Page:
How an Ontario app is providing mental health support for first responders

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Canada’s new mental health crisis hotline
Canada’s new mental health crisis hotline – Nov 22, 2023

Global News is looking at some of the issues that continue to loom around mental health and first responders. We’ll explore what’s being done to help first responders and what has changed over the decade.

When it comes to mental health, technology probably isn’t something many people think of right away.

However, assistance in the form of phone apps is making breakthroughs and helping first responders, including Ontario-based PeerOnCall.

Launched in May, close to 30 organizations across Canada have implemented the program and use it as a supplement to support programs, adding a segment of therapy that was missing.

McMaster researchers have designed two mobile applications to better equip Canada’s first responders with access to peer-to-peer mental health support and customized resources. McMaster University

McMaster University professor and occupational therapist Sandra Moll, who led the process of co-designing PeerOnCall and PeerOnCall Support, says making it easy for users to reach out to someone who understands is what the technology is all about.

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“I think a spouse may not understand (or) a friend who’s not a first responder, they don’t understand,” Moll says.

“So this idea of being able to link to someone who’s a peer, who really understands their unique culture, their work is really powerful.”

Sandra Moll is an associate professor with the School of Rehabilitation Science at McMaster University.
Sandra Moll is an associate professor with the School of Rehabilitation Science at McMaster University. McMaster University

Launched in the spring of 2023, the two apps target correctional officers, emergency communicators, firefighters, paramedics and members of police services.

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PeerOnCall is for public safety personnel seeking peer support, connecting users with trained providers via secure text or voice chat as well as a variety of resources like wisdom videos, evidence-informed articles and lists of local support services.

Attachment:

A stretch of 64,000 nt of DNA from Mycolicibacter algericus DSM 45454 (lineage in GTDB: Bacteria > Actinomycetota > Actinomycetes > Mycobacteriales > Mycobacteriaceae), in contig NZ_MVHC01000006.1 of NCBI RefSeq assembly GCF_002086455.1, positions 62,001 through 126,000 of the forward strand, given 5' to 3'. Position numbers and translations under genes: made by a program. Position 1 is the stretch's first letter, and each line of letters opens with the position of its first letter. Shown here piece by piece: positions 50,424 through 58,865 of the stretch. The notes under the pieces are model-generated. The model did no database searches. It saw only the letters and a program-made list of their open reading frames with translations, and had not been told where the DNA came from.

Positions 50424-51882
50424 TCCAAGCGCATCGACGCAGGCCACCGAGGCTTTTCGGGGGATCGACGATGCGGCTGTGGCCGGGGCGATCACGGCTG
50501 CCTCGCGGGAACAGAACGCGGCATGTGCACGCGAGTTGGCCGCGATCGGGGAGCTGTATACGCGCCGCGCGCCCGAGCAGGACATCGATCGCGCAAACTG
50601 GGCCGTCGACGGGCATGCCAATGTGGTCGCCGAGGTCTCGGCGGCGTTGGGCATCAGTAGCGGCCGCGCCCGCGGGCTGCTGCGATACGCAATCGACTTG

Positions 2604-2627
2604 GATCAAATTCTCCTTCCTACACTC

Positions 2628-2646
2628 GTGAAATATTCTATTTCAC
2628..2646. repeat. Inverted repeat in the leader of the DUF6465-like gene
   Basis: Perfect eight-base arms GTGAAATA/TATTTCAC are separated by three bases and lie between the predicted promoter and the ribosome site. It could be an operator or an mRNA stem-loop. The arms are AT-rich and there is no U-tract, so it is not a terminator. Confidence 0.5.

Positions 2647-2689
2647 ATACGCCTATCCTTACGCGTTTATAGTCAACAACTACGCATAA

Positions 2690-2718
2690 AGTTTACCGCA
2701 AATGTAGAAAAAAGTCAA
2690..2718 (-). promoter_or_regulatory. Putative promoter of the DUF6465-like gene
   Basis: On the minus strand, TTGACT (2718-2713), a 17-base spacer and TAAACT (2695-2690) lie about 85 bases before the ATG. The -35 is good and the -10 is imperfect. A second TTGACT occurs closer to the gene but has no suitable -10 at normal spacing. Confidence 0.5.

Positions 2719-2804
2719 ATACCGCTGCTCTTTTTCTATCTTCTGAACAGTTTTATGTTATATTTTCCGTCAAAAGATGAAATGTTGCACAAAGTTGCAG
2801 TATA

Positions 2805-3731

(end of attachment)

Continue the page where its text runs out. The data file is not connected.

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It also includes personalized private wellness tools, including a wellness log.

PeerOnCall Support is for trained peer support providers, allowing for profile uploads to the app, which matches individuals with support seekers based on preferences.

Both apps were adapted from the source code for Beyond Silence – another mental health support app designed by the team and tailored to health-care workers.

Global News is taking a look at first responders and how the occupation affects an individual’s mental health. In a five-part series, we’ll examine what’s currently being done to help officers, firefighters and paramedics, and how supports have evolved over the last decade. Global News

Moll says design research included dialogue with police organizations, correctional facilities, firefighters and paramedics to seek out feedback on what services would best suit the unique needs of front-line workers.

A key wish from the community was anonymity, specifically allowing users to get help without the fear of a job promotion slipping away or being passed over for certain tasks due to the stigmas surrounding mental health.

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“They may be reluctant to go up and talk to someone in person,” Moll says.

“So the idea that you could connect via text or phone was another avenue …  to reduce barriers that people may have.”

Angela Schotsman, the employee wellness superintendent for the Hamilton Paramedic Service, says her members are using a different app, but it’s had a positive effect for those who use it.

“I think our level of engagement has been successful,” Schotsman says.

“Paramedics seem to be logging in and registering for the app …. looking around at some of the resources and connecting to our support team through the app.”

Hamilton Police Association president Jaimi Bannon says her members have yet to sign on to the technology but are exploring the option with the Hamilton Police Service.

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“It should have been done already,” Bannon says.

“So many big businesses and services are putting so much effort into their members, so we are exploring that and I do think it’s very helpful.”

Moll says the initial feedback from the peer programs is positive, but refinements are still a part of their ongoing research, which is taking in data regularly to make sure it’s working the way they want it to.

“At the end of this implementation research, the idea is to scale it, to be able to make it available to the people that need it across Canada. That’s always the vision for this application,” she says.

If you or someone you know is in crisis and needs help, resources are available. In case of an emergency, please call 911 for immediate help.

Crisis Services Canada’s toll-free helpline provides 24-7 support at 1-833-456-4566.

Kids Help Phone operates a toll-free helpline at 1-800-668-6868 with 24-7 support for young people as well as the Crisis Text Line, which can be reached by texting HOME to 686868.

The toll-free Hope for Wellness helpline provides 24-7 support for Indigenous Peoples at 1-855-242-3310. Online chat services are also available.

Trans Lifeline operates a toll-free peer support hotline for trans and questioning people at 1-877-330-6366.

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For a directory of support services in your area, visit the Canadian Association for Suicide Prevention at

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